This is something that we were thinking about and couldn't really find a solution yet, so appealing to the smart people here.
we all know that social media is good, we believe that, we encourage our users to use our lovely social media links... well, it's a social media world. Problem is: depending on many variables, including page, type of pages, hierarchies, goals, site owner's technology, human resources and so on, it's difficult to find a formula for a cost/benefit radio that we can apply to any situation with some kind of reasonable expectation in terms of return, where return could be measured by money, bounce rate, fidelity or any other metric as long as it works.
Right now, we've done some (quite extensive) Multivariate Tests and I'm observing the traffic leaks and disruption of user's attention isn't worth the benefits. The more action oriented the page is, the worse the results are. This is quite obvious, of course, and quite expected, so I'm taking this as an extreme of the range. Say "do not use Social Media at all", or 0 (zero) in an equation. This doesn't represent a problem in itself, because we have clearly identified user's behaviors with this kind of pages
However, in informative pages such as a corporate website, or an artist's site, or any kind of "brochure" site, I think that social media is needed and may prove useful, despite the eventual immediate monetary costs, like when using paid campaigns. Here, I can measure the return in terms of fidelity, so no problem either.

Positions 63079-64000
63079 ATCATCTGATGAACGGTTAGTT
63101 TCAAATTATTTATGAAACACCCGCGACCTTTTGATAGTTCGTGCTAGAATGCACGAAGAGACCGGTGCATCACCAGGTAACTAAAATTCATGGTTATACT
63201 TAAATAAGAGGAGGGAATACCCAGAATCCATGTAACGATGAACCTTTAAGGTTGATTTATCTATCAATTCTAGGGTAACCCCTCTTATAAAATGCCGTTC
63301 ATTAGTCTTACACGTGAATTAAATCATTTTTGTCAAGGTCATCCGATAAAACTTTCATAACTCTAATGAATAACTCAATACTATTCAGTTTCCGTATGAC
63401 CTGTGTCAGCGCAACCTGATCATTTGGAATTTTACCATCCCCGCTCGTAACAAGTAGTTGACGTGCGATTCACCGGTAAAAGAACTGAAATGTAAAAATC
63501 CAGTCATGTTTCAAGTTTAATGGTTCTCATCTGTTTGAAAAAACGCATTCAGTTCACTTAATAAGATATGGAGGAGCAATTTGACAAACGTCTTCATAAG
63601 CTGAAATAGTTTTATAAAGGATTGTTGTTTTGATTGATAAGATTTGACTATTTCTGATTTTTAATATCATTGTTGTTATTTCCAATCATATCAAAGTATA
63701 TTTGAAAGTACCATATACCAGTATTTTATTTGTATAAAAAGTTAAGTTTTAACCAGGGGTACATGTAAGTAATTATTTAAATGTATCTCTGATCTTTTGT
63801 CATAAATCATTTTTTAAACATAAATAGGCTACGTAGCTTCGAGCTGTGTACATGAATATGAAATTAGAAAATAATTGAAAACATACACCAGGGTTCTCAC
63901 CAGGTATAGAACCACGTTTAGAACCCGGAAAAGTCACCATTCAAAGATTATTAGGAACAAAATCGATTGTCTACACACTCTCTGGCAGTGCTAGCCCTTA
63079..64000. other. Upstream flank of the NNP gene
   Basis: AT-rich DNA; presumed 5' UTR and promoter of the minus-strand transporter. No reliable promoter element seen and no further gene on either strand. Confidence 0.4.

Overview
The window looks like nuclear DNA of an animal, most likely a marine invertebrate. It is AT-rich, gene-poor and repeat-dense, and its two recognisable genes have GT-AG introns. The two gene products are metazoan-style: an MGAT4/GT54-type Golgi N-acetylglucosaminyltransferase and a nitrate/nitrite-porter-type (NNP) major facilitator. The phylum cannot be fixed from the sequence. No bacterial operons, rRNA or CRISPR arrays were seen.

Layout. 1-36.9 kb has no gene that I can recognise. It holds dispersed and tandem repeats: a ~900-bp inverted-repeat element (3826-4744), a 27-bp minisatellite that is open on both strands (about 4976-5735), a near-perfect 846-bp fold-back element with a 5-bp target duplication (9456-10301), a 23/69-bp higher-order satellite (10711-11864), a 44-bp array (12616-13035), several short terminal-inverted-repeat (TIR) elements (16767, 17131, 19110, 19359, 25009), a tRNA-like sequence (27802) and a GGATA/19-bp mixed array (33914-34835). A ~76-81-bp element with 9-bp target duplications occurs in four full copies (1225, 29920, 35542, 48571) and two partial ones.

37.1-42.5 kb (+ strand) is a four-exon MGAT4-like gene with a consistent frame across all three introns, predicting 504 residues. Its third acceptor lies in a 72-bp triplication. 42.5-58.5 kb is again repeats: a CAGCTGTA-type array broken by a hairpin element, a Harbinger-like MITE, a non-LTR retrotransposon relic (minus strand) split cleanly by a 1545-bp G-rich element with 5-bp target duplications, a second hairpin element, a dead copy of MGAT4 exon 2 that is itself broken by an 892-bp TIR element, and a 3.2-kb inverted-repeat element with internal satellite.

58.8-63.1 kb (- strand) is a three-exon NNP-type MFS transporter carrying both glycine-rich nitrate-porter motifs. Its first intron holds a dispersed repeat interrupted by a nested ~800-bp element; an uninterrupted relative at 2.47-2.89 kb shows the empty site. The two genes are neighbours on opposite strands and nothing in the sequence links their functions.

Then I have "mid way" sites: sites that may have call to actions, but they're not a meaningful part of the site. Take the artist's site again, and a link to buy tickets for a performance. In terms of analytics, this is the more complicated case, because it doesn't "fall" on any side.
My question/s is/are: is there some kind of CURRENT study/research (I have several 3-4 years old) or ux.stackexchange user's observations supporting or contradicting these observations and not coming from social media sites themselves? I'm not talking about traffic from social media to my site, but links to social media in my page. Even better, is there some kind of equation relating to the influence of social media placement (or lack of) and its costs, whether they're monetary, SEO or other?
EDIT BASED ON COMMENTS Just to narrow and focus, I have data with very definitive results, so outstanding I'm wondering if they're correct. I might share them at a later time, but not at the beginning because I would like non influenced answers. I admit the title is a bit broad, but I think the text of the question is as explanatory as possible and it focuses on 3 main cases (not saying that there are not more than this, just delimiting 3 big groups) and the effects of traffic leaks and technical issues (like site slowness) and its return in terms of benefits.
Just in case a more technical redaction helps understanding the question, I'm looking for more research I can compare with ours, and if possible, how to extract an algorithm that serves as much cases as possible based on the data I have